Harold Newton is the original member of the Florida Highwaymen artists and his paintings are most sought after by collectors.
Harold was born in Gifford, Florida, on October 30, 1934. He died at age 59 on June 27, 1994 of a stroke from heart disease.
Harold was a self taught painter who started out in the early 1950s painting religious scenes on velvet canvases. He changed his artistic direction towards landscape paintings after meeting established painter A.E. "Bean" Backus at his Fort Pierce, Florida studio.
Backus was a white artist who was classically trained. Bean was likely Harold's first encounter with an artist who used art to make a living.
Backus' paintings were highly sought after and commanded a lot money from art buyers. Newton saw this and began painting Florida back country and beach scenes.
Backus sold his paintings on comission and in gallaries. But most art galleries in the 1950s would not sell black art, so Harold came up with a different plan. He began selling his art on his own and the Highwaymen were born.
The young artist would set up on the side of Florida's highways and sell his paintings out of the trunk his car to tourists or go door to door in office buildings and doctor's offices.
Harold was able to sell his paintings for $30-$40 a piece. This is how he would sustain himself for the rest of his life.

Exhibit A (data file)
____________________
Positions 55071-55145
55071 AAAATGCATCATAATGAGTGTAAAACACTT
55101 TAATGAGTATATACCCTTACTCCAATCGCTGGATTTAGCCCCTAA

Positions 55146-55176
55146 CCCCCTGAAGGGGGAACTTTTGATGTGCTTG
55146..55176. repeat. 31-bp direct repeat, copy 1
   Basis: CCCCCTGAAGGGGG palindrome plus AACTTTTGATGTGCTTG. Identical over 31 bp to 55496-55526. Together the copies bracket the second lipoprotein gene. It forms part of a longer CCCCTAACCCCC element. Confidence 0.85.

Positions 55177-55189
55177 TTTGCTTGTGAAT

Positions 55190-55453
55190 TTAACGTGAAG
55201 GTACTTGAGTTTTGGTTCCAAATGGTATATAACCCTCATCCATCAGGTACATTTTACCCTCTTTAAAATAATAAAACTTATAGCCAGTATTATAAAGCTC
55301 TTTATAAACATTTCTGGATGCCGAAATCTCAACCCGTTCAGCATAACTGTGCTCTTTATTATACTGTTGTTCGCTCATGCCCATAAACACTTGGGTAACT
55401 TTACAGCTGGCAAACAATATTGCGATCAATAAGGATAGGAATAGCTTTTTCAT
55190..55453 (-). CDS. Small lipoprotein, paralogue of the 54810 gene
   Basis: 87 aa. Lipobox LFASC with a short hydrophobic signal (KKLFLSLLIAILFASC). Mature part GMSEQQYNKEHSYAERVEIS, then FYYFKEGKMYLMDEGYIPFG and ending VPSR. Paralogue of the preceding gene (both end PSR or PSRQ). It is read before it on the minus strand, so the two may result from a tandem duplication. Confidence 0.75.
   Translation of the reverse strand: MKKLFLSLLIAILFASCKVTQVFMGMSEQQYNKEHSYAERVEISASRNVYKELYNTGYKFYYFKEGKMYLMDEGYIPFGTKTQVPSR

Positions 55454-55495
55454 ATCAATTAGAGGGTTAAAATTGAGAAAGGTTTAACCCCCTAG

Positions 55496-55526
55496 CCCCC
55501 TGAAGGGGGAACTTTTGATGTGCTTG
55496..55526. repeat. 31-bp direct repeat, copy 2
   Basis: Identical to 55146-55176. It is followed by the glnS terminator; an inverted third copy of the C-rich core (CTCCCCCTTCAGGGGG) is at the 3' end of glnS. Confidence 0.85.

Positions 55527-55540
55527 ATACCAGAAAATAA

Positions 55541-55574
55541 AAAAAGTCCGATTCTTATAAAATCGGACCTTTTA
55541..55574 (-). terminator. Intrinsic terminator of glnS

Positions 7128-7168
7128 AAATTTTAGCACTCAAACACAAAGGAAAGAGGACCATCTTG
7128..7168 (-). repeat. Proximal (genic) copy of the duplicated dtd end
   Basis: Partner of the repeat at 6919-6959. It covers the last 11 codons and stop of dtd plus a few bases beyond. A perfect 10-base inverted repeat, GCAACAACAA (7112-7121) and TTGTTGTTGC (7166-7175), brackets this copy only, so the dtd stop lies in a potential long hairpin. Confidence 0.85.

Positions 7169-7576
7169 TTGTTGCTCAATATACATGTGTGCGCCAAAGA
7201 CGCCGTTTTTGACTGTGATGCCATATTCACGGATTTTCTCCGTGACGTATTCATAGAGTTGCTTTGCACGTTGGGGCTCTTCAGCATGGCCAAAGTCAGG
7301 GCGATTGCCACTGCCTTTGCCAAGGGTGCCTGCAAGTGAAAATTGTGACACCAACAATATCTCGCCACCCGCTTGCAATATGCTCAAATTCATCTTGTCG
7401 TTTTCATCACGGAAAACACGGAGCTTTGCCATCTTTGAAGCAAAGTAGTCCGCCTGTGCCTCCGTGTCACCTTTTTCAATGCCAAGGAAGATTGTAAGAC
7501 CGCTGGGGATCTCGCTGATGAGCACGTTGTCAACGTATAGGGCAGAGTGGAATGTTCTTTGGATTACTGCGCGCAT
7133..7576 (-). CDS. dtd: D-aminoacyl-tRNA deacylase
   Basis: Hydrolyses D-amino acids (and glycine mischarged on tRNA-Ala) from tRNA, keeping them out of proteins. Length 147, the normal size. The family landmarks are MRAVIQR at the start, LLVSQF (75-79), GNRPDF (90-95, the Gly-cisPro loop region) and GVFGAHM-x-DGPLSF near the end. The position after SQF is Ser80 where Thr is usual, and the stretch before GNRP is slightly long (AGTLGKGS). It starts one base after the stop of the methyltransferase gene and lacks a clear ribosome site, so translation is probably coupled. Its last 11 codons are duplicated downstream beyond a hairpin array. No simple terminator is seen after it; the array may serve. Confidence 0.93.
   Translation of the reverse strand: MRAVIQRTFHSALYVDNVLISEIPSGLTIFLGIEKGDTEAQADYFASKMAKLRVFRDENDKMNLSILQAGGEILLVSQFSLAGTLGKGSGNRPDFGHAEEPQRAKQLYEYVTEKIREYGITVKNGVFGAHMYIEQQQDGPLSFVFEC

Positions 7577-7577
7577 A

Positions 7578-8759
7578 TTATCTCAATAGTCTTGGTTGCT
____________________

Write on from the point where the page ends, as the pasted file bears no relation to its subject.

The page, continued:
Harold is generally regarded as the most talented of the Highwaymen artists. He honed his skills in the 1950s and 60s and eventually became a master of Florida landscape art.
Fellow Highwaymen founder Alfred Hair was a good painter too, but he was more interested in the business of art. Alfred was an outgoing artist who created a business of mass producing and selling Florida landscape paintings. Churning out paintings and getting them to market was more important than the art.
Harold had a completely different attitude. He was a loner who usually sold his own art and didn't take part in Alfred's art assembly line like other Highwaymen.
Harold's younger brother Sam Newton would later pick up a brush and become an accomplished landscape painter on his own. Sam does not associate with the term "Highwaymen" but collectors consider the younger Newton as one of the group's members.
Friends and family described Harold as a humble, gentle man who spoke through his art. By the time of his death he was regarded as a master of his art genre.
Harold died in 1994. He never knew or was aware of the term "Highwaymen art." That moniker was given to the Fort Pierce artists by art buyer Jim Fitch after Harold's death.
Harold Newton's paintings continue to be some of the most sought after Highwaymen paintings by collectors.